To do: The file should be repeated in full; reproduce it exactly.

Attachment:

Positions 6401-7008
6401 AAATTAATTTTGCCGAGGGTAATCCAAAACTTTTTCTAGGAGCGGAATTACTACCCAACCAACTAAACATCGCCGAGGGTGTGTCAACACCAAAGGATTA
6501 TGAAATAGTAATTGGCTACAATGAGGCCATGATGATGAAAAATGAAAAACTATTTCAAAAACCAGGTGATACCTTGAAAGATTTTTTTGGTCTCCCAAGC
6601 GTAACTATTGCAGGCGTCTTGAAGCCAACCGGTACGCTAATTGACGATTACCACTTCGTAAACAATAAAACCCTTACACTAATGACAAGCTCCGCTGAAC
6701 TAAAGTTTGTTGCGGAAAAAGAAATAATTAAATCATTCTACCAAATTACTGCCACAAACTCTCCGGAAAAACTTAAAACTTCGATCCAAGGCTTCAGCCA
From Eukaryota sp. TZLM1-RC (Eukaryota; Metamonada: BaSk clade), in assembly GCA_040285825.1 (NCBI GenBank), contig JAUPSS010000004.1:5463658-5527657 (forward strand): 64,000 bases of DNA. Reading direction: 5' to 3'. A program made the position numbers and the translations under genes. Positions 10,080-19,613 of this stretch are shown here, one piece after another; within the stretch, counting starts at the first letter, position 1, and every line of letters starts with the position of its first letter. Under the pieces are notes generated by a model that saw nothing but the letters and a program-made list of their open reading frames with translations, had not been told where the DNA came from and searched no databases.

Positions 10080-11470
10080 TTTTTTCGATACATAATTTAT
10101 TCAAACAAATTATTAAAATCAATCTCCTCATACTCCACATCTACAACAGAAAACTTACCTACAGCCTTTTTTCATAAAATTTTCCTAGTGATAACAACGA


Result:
Positions 6401-7008
6401 AAATTAATTTTGCCGAGGGTAATCCAAAACTTTTTCTAGGAGCGGAATTACTACCCAACCAACTAAACATCGCCGAGGGTGTGTCAACACCAAAGGATTA
6501 TGAAATAGTAATTGGCTACAATGAGGCCATGATGATGAAAAATGAAAAACTATTTCAAAAACCAGGTGATACCTTGAAAGATTTTTTTGGTCTCCCAAGC
6601 GTAACTATTGCAGGCGTCTTGAAGCCAACCGGTACGCTAATTGACGATTACCACTTCGTAAACAATAAAACCCTTACACTAATGACAAGCTCCGCTGAAC
6701 TAAAGTTTGTTGCGGAAAAAGAAATAATTAAATCATTCTACCAAATTACTGCCACAAACTCTCCGGAAAAACTTAAAACTTCGATCCAAGGCTTCAGCCA
From Eukaryota sp. TZLM1-RC (Eukaryota; Metamonada: BaSk clade), in assembly GCA_040285825.1 (NCBI GenBank), contig JAUPSS010000004.1:5463658-5527657 (forward strand): 64,000 bases of DNA. Reading direction: 5' to 3'. A program made the position numbers and the translations under genes. Positions 10,080-19,613 of this stretch are shown here, one piece after another; within the stretch, counting starts at the first letter, position 1, and every line of letters starts with the position of its first letter. Under the pieces are notes generated by a model that saw nothing but the letters and a program-made list of their open reading frames with translations, had not been told where the DNA came from and searched no databases.

Positions 10080-11470
10080 TTTTTTCGATACATAATTTAT
10101 TCAAACAAATTATTAAAATCAATCTCCTCATACTCCACATCTACAACAGAAAACTTACCTACAGCCTTTTTTCATAAAATTTTCCTAGTGATAACAACGA